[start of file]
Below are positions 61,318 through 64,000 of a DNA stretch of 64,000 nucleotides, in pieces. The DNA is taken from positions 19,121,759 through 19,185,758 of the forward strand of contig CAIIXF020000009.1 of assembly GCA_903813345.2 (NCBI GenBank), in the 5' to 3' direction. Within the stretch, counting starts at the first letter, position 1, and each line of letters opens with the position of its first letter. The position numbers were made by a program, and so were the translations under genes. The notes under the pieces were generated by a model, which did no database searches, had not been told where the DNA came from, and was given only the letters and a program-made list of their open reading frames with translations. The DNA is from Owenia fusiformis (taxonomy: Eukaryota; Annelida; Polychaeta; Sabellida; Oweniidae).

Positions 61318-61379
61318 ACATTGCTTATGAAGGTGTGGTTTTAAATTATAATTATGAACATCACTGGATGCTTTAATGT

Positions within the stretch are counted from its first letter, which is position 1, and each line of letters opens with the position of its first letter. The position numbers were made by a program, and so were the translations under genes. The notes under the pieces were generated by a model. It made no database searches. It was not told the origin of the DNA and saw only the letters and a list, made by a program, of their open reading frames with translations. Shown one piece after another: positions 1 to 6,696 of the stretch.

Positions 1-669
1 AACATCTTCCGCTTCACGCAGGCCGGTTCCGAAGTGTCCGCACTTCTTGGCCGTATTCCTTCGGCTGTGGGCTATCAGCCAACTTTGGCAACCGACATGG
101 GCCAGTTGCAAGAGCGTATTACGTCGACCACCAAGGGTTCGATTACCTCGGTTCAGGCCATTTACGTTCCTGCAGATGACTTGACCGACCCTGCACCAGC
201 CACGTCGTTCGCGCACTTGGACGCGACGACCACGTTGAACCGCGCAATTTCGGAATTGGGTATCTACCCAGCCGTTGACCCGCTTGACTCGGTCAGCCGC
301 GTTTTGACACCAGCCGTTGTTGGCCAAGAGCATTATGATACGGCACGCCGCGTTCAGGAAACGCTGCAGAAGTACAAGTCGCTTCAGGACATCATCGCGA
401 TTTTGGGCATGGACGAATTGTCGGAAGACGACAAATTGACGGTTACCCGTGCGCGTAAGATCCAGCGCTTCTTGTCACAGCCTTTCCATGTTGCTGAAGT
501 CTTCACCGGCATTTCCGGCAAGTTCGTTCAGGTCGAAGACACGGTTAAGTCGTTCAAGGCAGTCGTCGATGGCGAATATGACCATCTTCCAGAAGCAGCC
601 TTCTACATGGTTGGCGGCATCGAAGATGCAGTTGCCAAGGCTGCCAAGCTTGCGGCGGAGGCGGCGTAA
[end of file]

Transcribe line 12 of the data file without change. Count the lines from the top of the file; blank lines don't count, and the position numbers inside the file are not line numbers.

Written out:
601 TTCTACATGGTTGGCGGCATCGAAGATGCAGTTGCCAAGGCTGCCAAGCTTGCGGCGGAGGCGGCGTAA